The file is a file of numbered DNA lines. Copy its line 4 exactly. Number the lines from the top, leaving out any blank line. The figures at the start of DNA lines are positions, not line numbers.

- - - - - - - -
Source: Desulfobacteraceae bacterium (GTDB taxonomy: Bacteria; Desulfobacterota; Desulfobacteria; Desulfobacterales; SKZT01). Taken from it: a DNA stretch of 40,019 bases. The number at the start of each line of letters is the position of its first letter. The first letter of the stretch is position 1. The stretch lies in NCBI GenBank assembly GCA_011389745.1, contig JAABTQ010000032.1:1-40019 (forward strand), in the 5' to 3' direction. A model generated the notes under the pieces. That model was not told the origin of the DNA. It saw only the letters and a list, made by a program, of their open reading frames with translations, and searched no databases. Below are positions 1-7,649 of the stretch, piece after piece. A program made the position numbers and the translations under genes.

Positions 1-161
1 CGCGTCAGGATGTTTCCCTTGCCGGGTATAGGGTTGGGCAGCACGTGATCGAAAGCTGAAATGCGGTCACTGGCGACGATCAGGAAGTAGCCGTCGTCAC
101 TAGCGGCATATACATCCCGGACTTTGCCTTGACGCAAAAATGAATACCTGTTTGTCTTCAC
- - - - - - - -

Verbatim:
101 TAGCGGCATATACATCCCGGACTTTGCCTTGACGCAAAAATGAATACCTGTTTGTCTTCAC